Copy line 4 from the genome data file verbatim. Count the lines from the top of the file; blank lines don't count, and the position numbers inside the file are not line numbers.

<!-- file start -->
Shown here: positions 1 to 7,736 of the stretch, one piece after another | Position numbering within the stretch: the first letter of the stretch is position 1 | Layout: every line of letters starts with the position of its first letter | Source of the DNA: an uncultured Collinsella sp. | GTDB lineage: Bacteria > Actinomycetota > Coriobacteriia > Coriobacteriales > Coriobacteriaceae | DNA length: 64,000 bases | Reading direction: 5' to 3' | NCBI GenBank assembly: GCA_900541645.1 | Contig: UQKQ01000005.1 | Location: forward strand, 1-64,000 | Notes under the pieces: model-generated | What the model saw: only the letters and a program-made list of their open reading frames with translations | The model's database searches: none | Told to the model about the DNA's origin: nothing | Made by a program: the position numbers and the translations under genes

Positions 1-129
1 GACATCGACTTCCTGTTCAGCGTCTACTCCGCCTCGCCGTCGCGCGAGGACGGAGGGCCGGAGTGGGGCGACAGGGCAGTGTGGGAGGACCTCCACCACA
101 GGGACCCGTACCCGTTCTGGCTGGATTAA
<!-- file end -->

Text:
101 GGGACCCGTACCCGTTCTGGCTGGATTAA